A new federal government report has identified coal mining as the leading source of particle pollution in Australia, contributing to a dramatic decline in the nation’s air quality over the past decade. The National Pollutant Inventory report finds coal responsible for 380,000 tonnes of the total 830,000 tonnes of harmful tiny dust particles (PM10 toxins) emitted nationally in 2012-13, and names Queensland as the most polluted state, being home to eight of Australia’s highest-emitting coal mines.
“Particle pollution contributes to a range of cardiovascular and respiratory illnesses yet we have no national uniform legislation to protect the very air we breathe,” said Clean Air Queensland spokesman Michael Kane, who noted that coal burning for electricity generation was also adding to the “toxic load.” Kane said most of the nation’s worst coal mine emitters were found in central Queensland in the Bowen Basin.
The Hunter region in NSW was the next biggest contributor to declining air quality with 53,000 tonnes of PM10 toxins emitted in 2012-13 in the Singleton area alone, 96 per cent of this came directly from coal mining. The release of the data comes just days after a Cleaning the Air report found that 3000 Australians a year were dying as a direct result of air pollution.
In other news…
The Victorian government is putting the state’s the onshore gas sector on ice for 12 months, with state energy minister Russell Northe today set to knock back the approval of work plan applications for exploratory drilling activities until the community consultation process on coal seam gas is completed in late 2015. NGO Friends of the Earth has welcomed the Napthine government’s move, noting that it couldn’t risk having farmers blockade drilling operations – as we have seen in NSW – in an election year. “The Coalition needs to fully understand the implications of today’s decision,” said FoE campaigns coordinator Cam Walker. “Community concern will not go away. The next year will be used by the community to build its power to oppose any drilling that may be approved after the consultation process”.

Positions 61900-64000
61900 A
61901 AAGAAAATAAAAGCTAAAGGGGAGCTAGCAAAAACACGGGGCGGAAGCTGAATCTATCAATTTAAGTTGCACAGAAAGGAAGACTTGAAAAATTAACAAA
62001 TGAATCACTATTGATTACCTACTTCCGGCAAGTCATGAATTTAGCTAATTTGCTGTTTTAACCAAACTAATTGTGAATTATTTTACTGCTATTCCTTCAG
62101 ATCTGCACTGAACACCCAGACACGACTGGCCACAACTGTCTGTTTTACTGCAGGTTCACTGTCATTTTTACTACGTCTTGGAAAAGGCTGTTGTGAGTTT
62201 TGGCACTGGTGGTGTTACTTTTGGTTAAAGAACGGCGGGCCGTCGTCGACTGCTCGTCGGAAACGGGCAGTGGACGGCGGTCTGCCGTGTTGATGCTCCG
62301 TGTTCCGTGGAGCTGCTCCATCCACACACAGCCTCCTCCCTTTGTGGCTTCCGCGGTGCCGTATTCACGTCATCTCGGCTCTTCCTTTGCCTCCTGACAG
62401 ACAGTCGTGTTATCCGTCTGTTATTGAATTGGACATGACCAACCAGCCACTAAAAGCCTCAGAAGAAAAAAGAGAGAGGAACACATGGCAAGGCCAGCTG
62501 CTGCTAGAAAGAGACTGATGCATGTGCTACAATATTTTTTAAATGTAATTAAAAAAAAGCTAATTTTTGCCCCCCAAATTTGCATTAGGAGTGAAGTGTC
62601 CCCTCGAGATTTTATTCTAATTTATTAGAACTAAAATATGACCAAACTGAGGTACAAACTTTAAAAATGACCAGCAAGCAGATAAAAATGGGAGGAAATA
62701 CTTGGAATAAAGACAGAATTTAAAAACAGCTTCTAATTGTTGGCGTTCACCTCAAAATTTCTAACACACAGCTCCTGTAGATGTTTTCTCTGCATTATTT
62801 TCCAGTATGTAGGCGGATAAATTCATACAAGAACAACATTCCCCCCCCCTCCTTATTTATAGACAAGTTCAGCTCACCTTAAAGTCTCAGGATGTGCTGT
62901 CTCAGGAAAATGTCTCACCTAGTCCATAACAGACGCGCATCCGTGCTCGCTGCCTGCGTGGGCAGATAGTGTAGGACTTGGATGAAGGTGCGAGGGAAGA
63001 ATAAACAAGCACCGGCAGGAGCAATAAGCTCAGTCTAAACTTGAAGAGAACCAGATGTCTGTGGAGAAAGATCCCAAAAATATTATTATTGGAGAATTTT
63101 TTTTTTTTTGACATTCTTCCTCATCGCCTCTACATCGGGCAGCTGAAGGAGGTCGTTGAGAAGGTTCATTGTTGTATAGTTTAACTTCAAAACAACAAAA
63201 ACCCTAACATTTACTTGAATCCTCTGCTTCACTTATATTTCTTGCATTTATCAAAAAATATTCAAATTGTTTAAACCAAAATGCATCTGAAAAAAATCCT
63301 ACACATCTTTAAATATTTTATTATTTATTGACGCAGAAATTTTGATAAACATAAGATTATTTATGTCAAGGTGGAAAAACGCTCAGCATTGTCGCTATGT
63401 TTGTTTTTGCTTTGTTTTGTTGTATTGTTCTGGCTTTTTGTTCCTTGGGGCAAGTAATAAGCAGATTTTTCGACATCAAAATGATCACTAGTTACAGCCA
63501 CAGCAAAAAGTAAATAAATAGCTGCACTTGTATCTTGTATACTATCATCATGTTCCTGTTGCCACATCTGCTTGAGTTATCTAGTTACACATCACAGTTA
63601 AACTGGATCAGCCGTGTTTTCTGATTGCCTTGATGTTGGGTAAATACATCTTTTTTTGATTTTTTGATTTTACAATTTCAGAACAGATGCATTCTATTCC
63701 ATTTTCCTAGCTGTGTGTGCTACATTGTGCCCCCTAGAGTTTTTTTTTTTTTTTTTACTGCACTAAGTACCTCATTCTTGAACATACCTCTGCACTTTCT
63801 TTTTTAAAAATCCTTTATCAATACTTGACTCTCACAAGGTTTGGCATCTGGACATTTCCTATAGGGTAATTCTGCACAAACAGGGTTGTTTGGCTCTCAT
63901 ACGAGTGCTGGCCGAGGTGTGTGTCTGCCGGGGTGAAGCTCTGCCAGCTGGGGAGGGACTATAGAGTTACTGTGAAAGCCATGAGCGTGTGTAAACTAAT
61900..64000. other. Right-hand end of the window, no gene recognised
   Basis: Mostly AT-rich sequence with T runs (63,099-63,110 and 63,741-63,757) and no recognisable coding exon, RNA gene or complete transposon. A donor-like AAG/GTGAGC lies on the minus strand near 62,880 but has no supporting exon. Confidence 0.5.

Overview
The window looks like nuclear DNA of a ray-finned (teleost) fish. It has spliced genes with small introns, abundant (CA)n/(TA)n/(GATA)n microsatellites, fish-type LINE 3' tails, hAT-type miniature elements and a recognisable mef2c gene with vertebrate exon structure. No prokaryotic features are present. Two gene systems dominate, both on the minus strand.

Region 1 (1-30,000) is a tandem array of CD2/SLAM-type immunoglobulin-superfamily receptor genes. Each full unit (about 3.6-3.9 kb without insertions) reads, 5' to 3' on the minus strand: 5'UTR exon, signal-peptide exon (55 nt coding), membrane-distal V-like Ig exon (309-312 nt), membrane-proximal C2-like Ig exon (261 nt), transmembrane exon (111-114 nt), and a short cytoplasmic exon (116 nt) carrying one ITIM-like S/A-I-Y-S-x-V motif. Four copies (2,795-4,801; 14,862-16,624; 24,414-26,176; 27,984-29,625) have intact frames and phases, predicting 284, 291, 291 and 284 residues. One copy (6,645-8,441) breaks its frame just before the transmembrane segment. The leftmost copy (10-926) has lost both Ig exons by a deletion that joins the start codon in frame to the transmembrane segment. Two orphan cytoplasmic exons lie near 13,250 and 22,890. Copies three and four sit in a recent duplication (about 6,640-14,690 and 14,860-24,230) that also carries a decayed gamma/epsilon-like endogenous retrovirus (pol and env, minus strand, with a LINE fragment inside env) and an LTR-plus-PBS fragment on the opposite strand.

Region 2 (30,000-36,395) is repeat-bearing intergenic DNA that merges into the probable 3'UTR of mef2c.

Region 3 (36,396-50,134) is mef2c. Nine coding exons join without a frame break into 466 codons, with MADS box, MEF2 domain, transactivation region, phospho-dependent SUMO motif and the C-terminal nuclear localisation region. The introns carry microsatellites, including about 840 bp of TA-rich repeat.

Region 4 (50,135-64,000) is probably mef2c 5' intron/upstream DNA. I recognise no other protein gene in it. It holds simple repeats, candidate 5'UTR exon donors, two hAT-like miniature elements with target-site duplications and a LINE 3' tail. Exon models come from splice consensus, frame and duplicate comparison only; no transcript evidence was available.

The federal opposition has accused the Department of Environment of having no faith in the Abbott government’s Direct Action climate policy, despite committing more than $2.5 billion of taxpayer money for the scheme. A media release from shadow environment minister Mark Butler on Tuesday said that, when asked at a Senate Estimates Hearing on Monday about how much of the government’s 5% emissions reduction target Direct Action would achieve, department officials responded that they were unable to provide any certainty on its success, due the ERF’s design not having been settled. The department was also unable to answer specific questions about the design of the Emissions Reduction Fund, despite legislation having been released, funding allocated and the Government declaring its unwavering confidence in the policy.
Perth-based solar solutions company Solco has won shareholder approval for its plans to sell the majority of its remaining solar water pumping and PV assets, first flagged two months ago. The company said in March that its exit from the wholesale pumping and PV business would enable it to further reduce overheads and generate funds “to develop and expand on other opportunities in the market.” In a half-yearly report in December 2013, the company reported a 60 per cent drop in revenue, and pointed to the continuing contraction in the residential solar PV market as the key driver behind its new focus on integrating a solar finance offering.